Flutwein: Winegrowers don’t get donations – Panorama

The “Flutwein” initiative showed that people in the Ahr Valley did not give up after the flood. In return for a donation, she offered wine bottles, “limited and original with mud”, as stated in the campaign was called. The idea was good, the implementation quick, the marketing efficient. About 175,000 bottles were sent, they went all over Europe, to Japan, to New Zealand, now there are hardly any left.

Almost 4.5 million euros came together on the account of the non-profit association founded especially for this purpose. And there they are, months later, still. Along with the 2.5 million euros added through donations and solidarity wines from other regions. So far, the winegrowers have not received a single euro.

After the heavy rain and the flood last July, some winegrowers offered muddy bottles as flood wine for donations.

(Photo: David Young/picture alliance/dpa)

The donations should help with the reconstruction and support the family businesses in viticulture, gastronomy and tourism to rebuild their houses and to get new equipment. “But a non-profit association is not allowed to provide economic aid,” says Martin Georgi, chairman of the German Fundraising Association. This means that donations may not go to companies. This is what the tax code and the disaster decree of the state government of Rhineland-Palatinate say. The latter creates the possibility for those affected to receive emergency aid of up to 5000 euros, but only for individuals. “Even if the wineries receive some money from insurance companies and the state, most of the damage is significantly higher than 5,000 euros,” says Georgi.

One of these winegrowers is Peter Kriechel from the winery of the same name in Ahrweiler, his family has been cultivating wine since 1555. He estimates that half a million euros would remain for his business as damage after payments from insurance and the state. Kriechel not only co-founded the “Flutwein” initiative, but has also become a kind of spokesman for the winegrowers in the Ahr Valley. He still gives interviews all the time, after a few minutes on the phone he has to change the phone, the battery is dead. He himself still seems to have energy, although he has been struggling for months to get himself and his colleagues back on their feet.

“There will be more disasters”

Together with the restaurateur Linda Kleber, who lost her restaurant to the flood, and Daniel Koller from SevenOne Entertainment, who is familiar with marketing and communication, he collected the mud bottles from around 25 colleagues so that the cellars were empty again for the new one Reading.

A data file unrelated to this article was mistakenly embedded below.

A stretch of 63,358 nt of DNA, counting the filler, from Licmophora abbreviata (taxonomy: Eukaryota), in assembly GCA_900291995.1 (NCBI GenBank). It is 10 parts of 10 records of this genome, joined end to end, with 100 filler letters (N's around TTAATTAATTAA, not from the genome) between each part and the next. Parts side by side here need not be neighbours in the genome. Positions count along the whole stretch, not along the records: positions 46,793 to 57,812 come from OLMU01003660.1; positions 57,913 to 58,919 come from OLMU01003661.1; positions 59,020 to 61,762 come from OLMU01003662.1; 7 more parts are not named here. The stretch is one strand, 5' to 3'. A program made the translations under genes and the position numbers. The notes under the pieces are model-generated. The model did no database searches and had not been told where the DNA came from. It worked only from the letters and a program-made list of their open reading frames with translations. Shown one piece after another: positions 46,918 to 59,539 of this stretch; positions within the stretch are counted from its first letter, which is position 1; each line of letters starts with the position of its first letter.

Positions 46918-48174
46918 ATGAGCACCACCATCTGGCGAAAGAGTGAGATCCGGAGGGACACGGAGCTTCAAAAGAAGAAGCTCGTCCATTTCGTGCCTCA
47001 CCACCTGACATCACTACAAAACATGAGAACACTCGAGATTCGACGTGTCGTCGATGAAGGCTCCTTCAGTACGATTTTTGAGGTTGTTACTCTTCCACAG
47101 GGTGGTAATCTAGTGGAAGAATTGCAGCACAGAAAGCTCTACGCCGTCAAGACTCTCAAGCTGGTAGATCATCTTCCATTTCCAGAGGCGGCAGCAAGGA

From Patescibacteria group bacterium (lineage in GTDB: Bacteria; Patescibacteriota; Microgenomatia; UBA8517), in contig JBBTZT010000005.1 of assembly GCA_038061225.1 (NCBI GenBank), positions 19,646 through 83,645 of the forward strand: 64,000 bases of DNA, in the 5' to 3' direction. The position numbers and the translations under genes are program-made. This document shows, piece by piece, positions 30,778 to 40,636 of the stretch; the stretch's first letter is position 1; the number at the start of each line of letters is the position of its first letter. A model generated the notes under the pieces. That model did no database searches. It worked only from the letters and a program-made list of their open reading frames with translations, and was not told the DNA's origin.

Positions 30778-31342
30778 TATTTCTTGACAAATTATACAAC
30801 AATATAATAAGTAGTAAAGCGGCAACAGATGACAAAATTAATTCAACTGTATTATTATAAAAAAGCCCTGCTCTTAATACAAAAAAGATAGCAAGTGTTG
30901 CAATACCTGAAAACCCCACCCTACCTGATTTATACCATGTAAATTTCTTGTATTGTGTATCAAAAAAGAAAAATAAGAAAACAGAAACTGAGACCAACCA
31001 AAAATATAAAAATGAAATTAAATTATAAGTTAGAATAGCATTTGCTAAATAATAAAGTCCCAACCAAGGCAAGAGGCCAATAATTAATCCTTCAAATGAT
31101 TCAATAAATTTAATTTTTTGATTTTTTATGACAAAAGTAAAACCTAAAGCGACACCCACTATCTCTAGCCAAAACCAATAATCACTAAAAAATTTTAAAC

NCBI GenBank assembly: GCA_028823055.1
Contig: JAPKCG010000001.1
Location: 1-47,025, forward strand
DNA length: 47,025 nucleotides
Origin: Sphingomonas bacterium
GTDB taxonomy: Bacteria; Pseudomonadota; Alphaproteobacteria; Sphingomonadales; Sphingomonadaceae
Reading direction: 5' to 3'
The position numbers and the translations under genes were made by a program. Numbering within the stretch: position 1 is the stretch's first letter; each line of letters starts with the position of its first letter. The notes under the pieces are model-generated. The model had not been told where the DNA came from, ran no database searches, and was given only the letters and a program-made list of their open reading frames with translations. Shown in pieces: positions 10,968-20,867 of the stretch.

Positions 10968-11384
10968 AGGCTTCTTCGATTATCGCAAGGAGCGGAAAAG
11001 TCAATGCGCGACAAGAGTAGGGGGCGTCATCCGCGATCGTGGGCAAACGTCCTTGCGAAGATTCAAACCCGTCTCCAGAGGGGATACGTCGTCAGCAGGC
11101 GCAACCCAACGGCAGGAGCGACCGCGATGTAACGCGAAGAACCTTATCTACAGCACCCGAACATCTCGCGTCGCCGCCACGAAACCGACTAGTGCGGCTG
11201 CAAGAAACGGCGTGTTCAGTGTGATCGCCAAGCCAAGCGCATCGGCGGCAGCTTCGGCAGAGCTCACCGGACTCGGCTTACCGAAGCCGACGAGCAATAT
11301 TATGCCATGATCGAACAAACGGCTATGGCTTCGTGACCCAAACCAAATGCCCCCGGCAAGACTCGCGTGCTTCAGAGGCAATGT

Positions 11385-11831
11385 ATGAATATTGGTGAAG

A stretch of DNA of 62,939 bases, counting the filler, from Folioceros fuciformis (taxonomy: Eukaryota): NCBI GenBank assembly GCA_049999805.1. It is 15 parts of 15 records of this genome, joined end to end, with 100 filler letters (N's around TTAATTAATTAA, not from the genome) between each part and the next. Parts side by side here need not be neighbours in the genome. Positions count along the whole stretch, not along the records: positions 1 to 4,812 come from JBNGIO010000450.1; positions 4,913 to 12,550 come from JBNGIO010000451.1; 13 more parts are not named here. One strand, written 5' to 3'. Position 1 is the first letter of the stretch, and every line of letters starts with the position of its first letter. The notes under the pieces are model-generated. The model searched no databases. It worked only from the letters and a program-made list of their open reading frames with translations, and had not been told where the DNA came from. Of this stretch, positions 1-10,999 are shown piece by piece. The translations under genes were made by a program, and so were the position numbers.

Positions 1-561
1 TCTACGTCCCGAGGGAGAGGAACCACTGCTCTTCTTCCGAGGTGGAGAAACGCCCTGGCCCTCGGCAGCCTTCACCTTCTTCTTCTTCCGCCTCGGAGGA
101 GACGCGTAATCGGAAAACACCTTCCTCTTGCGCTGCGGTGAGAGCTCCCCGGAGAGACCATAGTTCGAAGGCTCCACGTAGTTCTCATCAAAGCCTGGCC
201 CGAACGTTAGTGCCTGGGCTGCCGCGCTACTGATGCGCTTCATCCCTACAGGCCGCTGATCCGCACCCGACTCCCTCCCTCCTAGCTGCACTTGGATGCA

Now Kriechel wants to ensure that the donations finally reach the winegrowers. He is demanding what politicians promised immediately after the flood: “unbureaucratic, direct help.” He and Georgi from the fundraising association are fighting to ensure that donations can also go to affected companies. “Politicians should make an exception here: It’s just not everyday life when entire villages are washed away,” says Georgi. And in the long term, the laws should also be adapted nationwide. “There will be more catastrophes,” says Kriechel. “Then you have to be better prepared.”

The problem does not only affect flood wine, but also other, sometimes larger organizations, such as Aktion Deutschland Hilft, which collected 278 million euros in donations for people in the flood areas. “The flood disaster made it clear again that the legal basis in Germany unfortunately does not allow quick action,” says the executive director of the action alliance. She advocates the new purpose of “disaster relief” in non-profit law. “Here one could state that – up to a certain amount – private individuals and companies can equally participate in donations.”

Are the wines “minor thank yous” or merchandise?

The “Landsaid” aid organization, which has also collected for the Ahr Valley, has shown that it can work on a small scale: a tax office checked their project applications separately and granted special permission for them to pay out donations to winegrowers.

But the flood wine also raises the question: Are the mud bottles “small thanks” for a donation, as Kriechel sees it, or are they purchases, as the authorities see it? Then they would have to be taxed, and a good half of the money would go to the tax office. That cannot be in the interests of politics, says Georgi. “If the companies hold out now, also thanks to these donations, and can soon start their grape harvest again, then far more can be expected from the tax than from this bickering over a few donations.”

Had the companies already planned the donations? “Sure,” says Kriechel. And the 4.5 million are far more than they ever expected. But the campaign brought something much more valuable: 47,500 supporters. “There are people who think of us, who give us hope, who don’t forget us,” he says. “That was even more valuable to us than the hard euro.” Unfortunately, he cannot use it to buy new machines.

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